It took me half an hour to go to the gym through the canyons of concrete and glass, straight down 13th Street, by the old Logan Boulet Arena, nestled in midst the sky-risers as an architectural oasis of the past, where people built wide instead of high.
I passed the endless storefronts of cafes, dance clubs and social houses, all the way until the Village Centre Gym appeared, eight floors high stretching to Stafford Drive like a giant rubber boot box, the wet gray building surrounded by the illuminated and shiny downtown towers, swallowed from the 25th floor on by the rain and the night.
The constant swooshing of wet clothes from the thousands of people around me coming from their gyms or going to their shifts, most of them holding their devices in front of them, pouring cold light into their faces and over their gray clothes.
First thing I did, when I came to work, was showing my tattoo to my boss, so he changed my schedule for me. One hour less a day!
«Good for you», he mumbled.
My work buddy Robert next to me on the elliptical congratulated me. We’ve been working out beside each other for over a year now, whenever our shifts overlapped. Chatting with him was always nice. Made the time go by faster.
«So what are you doing with the extra hour?», he asked.
«Frankly, I don’t know», I kept my eyes on the news ticker on one of the movie theater sized projection screens hanging from the ceiling of the gym. They showed live online battles of the best ZZ-gamers, PSAs and news.
Our gym was the second-largest in Lethbridge: each floor with 240 rows of 60 ellipticals and treadmills, running permanently in changing shifts 24/7. Some of my colleagues followed the changing pictures and stories on the flat screens; others listened to music, audio books or extended their vocabulary. Last year there was a guy in front of us learning one of the old languages: Spanish. Robert asked him why he would try to learn a dead language, if he didn’t plan to become a time traveler, and he answered, that it would make as much sense as anything else. He was half way there, we figured. He’d see the sun soon.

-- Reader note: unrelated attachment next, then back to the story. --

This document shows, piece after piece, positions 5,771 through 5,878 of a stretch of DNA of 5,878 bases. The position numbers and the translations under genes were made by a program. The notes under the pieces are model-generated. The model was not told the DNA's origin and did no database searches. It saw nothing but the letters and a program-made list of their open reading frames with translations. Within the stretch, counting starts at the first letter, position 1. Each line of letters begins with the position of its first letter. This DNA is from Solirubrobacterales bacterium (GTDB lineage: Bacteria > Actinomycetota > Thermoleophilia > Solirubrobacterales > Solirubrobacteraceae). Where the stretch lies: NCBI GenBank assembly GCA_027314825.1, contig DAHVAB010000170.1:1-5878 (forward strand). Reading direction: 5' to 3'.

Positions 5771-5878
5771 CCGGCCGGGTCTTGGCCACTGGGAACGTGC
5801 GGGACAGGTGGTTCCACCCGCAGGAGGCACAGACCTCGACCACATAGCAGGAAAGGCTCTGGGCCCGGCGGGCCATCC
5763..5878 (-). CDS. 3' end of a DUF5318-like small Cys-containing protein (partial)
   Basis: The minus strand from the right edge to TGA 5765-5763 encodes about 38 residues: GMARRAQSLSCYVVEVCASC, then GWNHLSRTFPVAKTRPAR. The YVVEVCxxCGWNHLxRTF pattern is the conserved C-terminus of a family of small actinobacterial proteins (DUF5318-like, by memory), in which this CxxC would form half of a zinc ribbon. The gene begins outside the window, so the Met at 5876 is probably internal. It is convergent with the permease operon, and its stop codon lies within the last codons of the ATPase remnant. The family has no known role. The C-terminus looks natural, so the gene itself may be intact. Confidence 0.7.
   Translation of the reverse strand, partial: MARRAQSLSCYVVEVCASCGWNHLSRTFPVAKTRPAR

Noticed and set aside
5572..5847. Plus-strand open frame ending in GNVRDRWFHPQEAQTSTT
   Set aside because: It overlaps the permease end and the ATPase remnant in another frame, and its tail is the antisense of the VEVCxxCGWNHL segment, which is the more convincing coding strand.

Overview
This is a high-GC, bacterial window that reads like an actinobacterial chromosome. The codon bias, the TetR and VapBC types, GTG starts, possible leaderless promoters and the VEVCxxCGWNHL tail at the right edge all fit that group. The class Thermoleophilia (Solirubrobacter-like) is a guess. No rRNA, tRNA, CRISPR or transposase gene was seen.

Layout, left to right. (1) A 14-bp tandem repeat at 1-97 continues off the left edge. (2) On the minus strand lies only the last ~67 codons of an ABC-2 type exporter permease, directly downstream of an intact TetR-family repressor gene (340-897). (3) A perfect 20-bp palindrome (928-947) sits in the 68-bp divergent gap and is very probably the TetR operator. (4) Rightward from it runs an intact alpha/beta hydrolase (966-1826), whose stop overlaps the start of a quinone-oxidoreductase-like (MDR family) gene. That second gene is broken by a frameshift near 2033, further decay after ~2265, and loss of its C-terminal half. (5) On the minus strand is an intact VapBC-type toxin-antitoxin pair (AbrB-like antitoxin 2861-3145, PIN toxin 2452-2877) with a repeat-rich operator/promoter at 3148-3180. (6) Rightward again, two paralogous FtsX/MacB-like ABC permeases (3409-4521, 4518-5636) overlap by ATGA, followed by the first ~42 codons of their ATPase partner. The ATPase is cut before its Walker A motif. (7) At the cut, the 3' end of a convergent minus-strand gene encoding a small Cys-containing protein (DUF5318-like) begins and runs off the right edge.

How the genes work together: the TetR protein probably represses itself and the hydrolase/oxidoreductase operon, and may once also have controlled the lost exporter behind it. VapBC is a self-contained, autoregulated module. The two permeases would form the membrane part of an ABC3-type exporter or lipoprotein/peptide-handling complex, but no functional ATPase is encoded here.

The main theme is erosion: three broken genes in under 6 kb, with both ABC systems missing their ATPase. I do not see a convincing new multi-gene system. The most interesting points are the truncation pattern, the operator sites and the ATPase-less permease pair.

Rob spoke without looking at me, «I tell you what you will do with your extra hour: you will play Justicia one more hour a day!»
He referred to my favorite game, an online open world, open source, where Justine, a detective, had to solve all sorts of crimes.
«I don’t know.»
«I know! I know for you, too. You have a crush on Justine.»
«Then tell me why most of your cases take place in the past?»
«At least I see the sun.»
«Not the real sun.»
«Better than no sun, ever!»
He smirked, «Your Justine shines in shorts and shirt.»
«Pfh, in black and white.»
«And still better than no sun…»
We could go on forever like that, sometimes I couldn’t believe we didn’t meet earlier, in school, like old buddies, that’s how close we were.
To his right, the woman got off her treadmill and walked by in front of us. Her skin was shimmering, reminding me of the dew on the grass in an early morning sun in Justicia. Sweat glued black streaks of hair to her skin and down her neck.
As soon she was out of sight, Rob blurted, «Next time I asked her out.»
«You say that every day! You’ll never pull through with that.»
«She’s really… I swear, really, next time…»
«Oh, and you? For you, Justine is more real.»
He yawned and pointed behind him, «She is a class of her own. I don’t even know what she’s doing here. She should be hired, I would hire her, or… She should be with somebody… even be married.»
«Not with you my friend», I seconded his yawn, «What do you want to do with her on a date? Did you win a free coffee card somewhere?»
«You want to take her home for a bowl of chicken paste?»
He cleared his throat.
«Exactly», I said as if he had silently agreed with me, and maybe he did.